BY JOE MARVILLI
Queensborough Community College recently received a large grant that it is putting to use in its health and science departments.
On July 30, the college announced that it received an historic grant of $11.5 million as part of Governor Andrew Cuomo’s NY CUNY 2020 Awards. College officials plan to use that funding to establish a healthcare clinic, upgrade its biotechnology lab and create a 3-D printing center.
The CUNY 2020 program links the innovation of higher education to regional economic development. As part of the 2013-2014 State budget, Cuomo appropriated $55 million to distribute as grants to four-year and two-year colleges throughout the CUNY system. The money was given to projects based on their economic impact, academic advancement, innovation and collaboration.
QCC divided its funding into two chunks to provide for three projects that will help students, faculty and the community at large.
The first of two grant initiatives is the Center for Allied Healthcare Education and Workforce Development. QCC was awarded $10 million to establish an off-campus healthcare clinic and training center in Queens. Partnering with Urban Health Plan Inc., the 19,000-square-foot facility will provide training programs and clinical rotations for nursing students and continuing education students heading down health-related career paths.
The center’s role as a clinic will bring quality primary and specialty care health services to the community in an affordable, comprehensive and high-quality manner through performance advancements of innovative best practices.
The initiative is expected to add more than 700 jobs over three years, with 600 of the jobs being filled by graduates entering the workforce in professions related to allied healthcare education.
Denise Ward, interim vice president, Pre-College, Continuing Education and Workforce Development, said that QCC collaborated with Urban Health Plan due to its strong reputation, its desire to expand and the opportunities it can offer the college’s health students.
“We understand that the future of healthcare services is being disseminated from hospitals to community health centers,” Ward said. “UHP is one of the top 20 health centers in the country. They are located predominately in the Bronx but started to open clinics in Queens a few years ago and shared with us that they wanted to expand.”
The $10 million will also let QCC upgrade its campus biotechnology lab with state-of-the-art equipment. It will get specialized tools, such as a Fluorimeter/Phosphorimager, Ultracentrifuge, Confocal microscope bench, UV/Vis Spectrophotometer and Chromatography refrigerator.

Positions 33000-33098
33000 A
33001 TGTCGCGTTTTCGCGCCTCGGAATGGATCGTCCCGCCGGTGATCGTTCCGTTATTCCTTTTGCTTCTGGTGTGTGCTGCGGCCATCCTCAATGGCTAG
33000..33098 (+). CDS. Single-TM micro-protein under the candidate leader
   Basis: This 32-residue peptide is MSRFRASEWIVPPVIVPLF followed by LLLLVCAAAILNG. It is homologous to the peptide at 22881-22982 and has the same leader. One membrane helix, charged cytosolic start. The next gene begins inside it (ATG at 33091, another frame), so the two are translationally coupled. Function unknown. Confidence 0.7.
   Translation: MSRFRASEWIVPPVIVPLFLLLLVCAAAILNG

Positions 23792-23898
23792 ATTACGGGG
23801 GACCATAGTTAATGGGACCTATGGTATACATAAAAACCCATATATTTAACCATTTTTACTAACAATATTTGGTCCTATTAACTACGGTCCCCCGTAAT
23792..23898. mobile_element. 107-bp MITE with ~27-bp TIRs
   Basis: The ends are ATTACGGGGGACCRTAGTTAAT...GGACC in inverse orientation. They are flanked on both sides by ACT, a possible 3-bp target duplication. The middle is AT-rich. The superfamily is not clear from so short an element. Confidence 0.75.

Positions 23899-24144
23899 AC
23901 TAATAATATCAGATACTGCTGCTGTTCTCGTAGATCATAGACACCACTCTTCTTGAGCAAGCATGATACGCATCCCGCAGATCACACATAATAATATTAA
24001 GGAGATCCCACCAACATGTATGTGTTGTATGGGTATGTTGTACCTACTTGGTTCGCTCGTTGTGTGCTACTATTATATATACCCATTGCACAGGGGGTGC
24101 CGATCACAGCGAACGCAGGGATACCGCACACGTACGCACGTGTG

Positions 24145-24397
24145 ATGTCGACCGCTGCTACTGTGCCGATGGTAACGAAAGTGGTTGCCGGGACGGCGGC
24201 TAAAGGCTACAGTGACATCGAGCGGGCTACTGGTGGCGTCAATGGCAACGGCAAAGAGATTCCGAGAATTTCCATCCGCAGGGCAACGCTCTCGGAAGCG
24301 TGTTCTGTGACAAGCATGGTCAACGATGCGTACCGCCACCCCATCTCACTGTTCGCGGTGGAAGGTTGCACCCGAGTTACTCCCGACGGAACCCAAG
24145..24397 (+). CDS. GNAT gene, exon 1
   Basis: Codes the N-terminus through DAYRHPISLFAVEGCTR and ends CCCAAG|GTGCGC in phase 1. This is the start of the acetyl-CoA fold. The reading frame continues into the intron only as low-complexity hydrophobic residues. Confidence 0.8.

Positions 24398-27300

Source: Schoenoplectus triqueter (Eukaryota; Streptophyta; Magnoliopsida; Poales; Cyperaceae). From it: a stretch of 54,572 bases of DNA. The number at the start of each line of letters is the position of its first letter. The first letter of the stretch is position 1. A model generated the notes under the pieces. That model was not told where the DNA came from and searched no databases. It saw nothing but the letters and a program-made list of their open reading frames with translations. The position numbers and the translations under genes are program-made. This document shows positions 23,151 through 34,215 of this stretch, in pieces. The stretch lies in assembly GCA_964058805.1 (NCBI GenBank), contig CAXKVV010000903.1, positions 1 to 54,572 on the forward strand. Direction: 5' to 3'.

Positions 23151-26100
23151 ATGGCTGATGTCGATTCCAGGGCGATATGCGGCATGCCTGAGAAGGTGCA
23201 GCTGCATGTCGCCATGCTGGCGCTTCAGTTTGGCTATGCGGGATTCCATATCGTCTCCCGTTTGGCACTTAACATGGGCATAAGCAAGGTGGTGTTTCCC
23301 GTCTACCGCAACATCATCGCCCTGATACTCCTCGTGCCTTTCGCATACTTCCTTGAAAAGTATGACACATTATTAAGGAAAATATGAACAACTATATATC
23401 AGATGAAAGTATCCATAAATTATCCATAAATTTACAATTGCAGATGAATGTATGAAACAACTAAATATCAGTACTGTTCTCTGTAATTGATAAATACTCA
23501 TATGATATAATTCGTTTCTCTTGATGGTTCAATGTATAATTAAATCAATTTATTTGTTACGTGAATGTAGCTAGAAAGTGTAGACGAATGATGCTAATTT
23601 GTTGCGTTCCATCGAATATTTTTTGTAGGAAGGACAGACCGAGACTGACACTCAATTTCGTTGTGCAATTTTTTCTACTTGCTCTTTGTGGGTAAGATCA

“One area of research and education that will be supported with this equipment is in hospital acquired infections. For example, research will be conducted in the molecular aspects of how germs die by studying the use of copper vs. steel in hospital equipment and facilities,” Ward said.
Ward added that the acquisition, reconstruction and outfitting of the health clinic and the renovation of the biotechnology lab should be completed within the next year.
The other $1.5 million grant will create an Advanced Manufacturing Center focused on 3-D printing, to be renovated and equipped with 3-D printing equipment. The center will offer workshops and courses to students, high school and college faculty and industry members.
Stuart Asser, a professor and chairperson of engineering technology, said the 3-D printing will give students and faculty a chance to familiarize themselves with an invention that will change the industry.
“I think it’s going to revolutionize manufacturing,” he said. “You’re going to need people who are familiar with how to use a 3-D printer. Then you need people who can actually do the design as the field expands.”
Asser added that he hopes the facility is up-and-running in six months’ time, with the potential for QCC to start courses and workshops in the spring.
Reach Joe Marvilli at (718) 357-7400, Ext. 125, firstname.lastname@example.org, or @JoeMarvilli.